Outcomes, Omniscience & the Abraham Dilemma
A Trillion Outcomes?
I have heard it theorized that God doesn’t actually know the future as a settled and determined fact, but rather that God, in His infinite wisdom, knows all of the possible futures that can be brought into existence, and has a plan ready for each one. As one author put it, this would account for a “trillion, trillion” possible outcomes. Some have even stated that we should stand in awe of the fact that God is so wise to be able to manage all of these myriads of possibilities.
There is, however, one large gaping hole in this theory. One of the most essential characteristics of God is His omniscience, the doctrine that God knows everything. If God were sitting back moment by moment waiting to see which way the future may fork at any given time, that means for just a split second, God would have to lay aside His omniscience to allow a specific “potential future” to become a reality. If God can lay aside His omniscience, then He would for just that moment cease to be God.
With God’s omniscience in view, the idea of God having contingency plans for every theoretical potential future is circular reasoning. If God truly is omniscient, and there were potential futures, He would know ahead of time which future would become reality, which would negate the purpose of preparing for all of these potential futures in the first place.
More on God’s Omniscience
Apart from philosophizing about this concept, what does the Bible say? Consider Isaiah 46:9-10…
Remember the former things of old: for I am God, and there is none else; I am God, and there is none like me, Declaring the end from the beginning, and from ancient times the things that are not yet done, saying, My counsel shall stand, and I will do all my pleasure:
This verse teaches that God declares the end from the beginning and tells about things to happen in the future from the ancient past, far before they ever take place. If the idea of God knowing all the potential futures and not just the future were true, this means that the verse would have to read “declaring the present from the beginning, and from ancient times the things that just happened up to this moment.” If this were true, it would be a flat contradiction of this verse.
I’ve also heard the argument that God must not have exhaustive knowledge of the future because many times in scripture we see God repenting, regretting and discovering things as if He didn’t know what the future would be. From the view of God’s omniscience, I would make the argument that although the scripture does indeed record these actions of God, God would know ahead of time that He would change His mind, regret and discover. As human beings, we can only understand the actions of God as snapshots within space and time. Thus, by comparing one event of history to the next, we can sometimes see that God does indeed exhibit these behaviors.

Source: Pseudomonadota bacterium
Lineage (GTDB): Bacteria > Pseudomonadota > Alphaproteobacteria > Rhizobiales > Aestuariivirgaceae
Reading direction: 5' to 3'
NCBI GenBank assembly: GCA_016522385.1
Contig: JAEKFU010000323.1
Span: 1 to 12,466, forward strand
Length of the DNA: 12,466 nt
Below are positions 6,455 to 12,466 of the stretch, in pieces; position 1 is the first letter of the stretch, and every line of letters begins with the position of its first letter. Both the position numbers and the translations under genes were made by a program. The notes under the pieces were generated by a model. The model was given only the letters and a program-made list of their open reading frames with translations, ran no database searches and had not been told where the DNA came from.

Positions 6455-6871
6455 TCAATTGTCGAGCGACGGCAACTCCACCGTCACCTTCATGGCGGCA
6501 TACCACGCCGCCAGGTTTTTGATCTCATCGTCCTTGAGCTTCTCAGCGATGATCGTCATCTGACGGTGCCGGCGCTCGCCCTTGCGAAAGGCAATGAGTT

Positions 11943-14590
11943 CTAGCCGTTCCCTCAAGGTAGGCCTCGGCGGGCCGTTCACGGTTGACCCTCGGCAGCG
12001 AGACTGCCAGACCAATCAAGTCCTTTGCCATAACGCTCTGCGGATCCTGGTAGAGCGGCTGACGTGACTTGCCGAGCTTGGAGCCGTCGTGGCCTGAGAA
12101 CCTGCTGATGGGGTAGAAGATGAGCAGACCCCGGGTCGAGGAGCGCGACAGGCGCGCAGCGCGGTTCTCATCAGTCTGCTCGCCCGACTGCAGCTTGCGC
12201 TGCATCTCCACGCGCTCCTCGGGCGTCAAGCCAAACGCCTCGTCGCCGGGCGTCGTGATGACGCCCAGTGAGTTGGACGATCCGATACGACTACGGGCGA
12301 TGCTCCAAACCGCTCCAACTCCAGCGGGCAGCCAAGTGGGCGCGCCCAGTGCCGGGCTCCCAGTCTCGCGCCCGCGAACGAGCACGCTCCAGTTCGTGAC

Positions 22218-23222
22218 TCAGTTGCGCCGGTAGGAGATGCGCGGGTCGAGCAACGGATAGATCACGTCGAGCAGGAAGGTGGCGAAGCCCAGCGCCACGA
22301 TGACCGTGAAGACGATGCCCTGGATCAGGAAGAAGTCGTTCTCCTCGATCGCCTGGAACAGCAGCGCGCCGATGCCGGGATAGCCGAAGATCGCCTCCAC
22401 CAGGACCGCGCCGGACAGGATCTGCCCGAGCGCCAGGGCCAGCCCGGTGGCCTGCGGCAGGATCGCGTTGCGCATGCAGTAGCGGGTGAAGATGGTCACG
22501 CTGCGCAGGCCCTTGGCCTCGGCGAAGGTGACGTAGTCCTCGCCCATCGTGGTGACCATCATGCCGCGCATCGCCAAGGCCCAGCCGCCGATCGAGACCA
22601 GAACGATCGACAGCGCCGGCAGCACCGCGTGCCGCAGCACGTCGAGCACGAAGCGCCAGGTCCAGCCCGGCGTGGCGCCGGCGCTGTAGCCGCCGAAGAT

The Abraham Dilemma
Let me give an illustration from the life of Abraham that will show God knows about these changes ahead of time.
When God commanded Abraham to take his son Isaac and offer him as a sacrifice, we see that Abraham followed through with God’s instructions and would have indeed taken the life of Isaac had the Lord not stopped him. God responds to Abraham in Genesis 22:12…
And he said, Lay not thine hand upon the lad, neither do thou any thing unto him: for now I know that thou fearest God, seeing thou hast not withheld thy son, thine only son from me.
The highlighted phrase in this verse would indicate with just a cursory reading that God did not know that Abraham feared Him, and that after seeing Abraham’s obedience, God then knew.
However, let’s back up a few chapters and provide some historical context to this statement. God and two angels appeared to Abraham just prior to bringing judgment upon the cities of Sodom and Gomorrah. In God’s conversation with the angels and Abraham, a very interesting phrase is found that sheds some light on God’s knowledge about Abraham. Here is God’s statement from Genesis 18:17-19…
And the LORD said, Shall I hide from Abraham that thing which I do; Seeing that Abraham shall surely become a great and mighty nation, and all the nations of the earth shall be blessed in him? For I know him, that he will command his children and his household after him, and they shall keep the way of the LORD, to do justice and judgment; that the LORD may bring upon Abraham that which he hath spoken of him.
This verse, which occurs years before the offering of Isaac, tells us that God already knew before the later event ever took place that Abraham was going to obey His word concerning the things related to the covenant that God made with him. He foreknew Abraham’s obedience before it ever happened.
Does this mean that God was not telling the truth in Genesis 22:12? No, it simply means that God actually experiences foreknown changes of mind, regrets and discoveries. God knows things in different ways than what we know them. We are limited to this moment by moment existence in time and space, but God from eternity has the distinct advantage of being able to see the whole of history in a moment, a level of knowledge that we as human beings cannot even imagine.
How gracious God is to express His knowledge to us through His word in ways that we can understand, whether it be repenting, regretting or discovering. These passages show God pulling back a corner of eternity and revealing Himself to us in such a way that we can understand just a little. There is no need for God to manage a “trillion, trillion” possible outcomes in order for us to appreciate His wisdom and glory.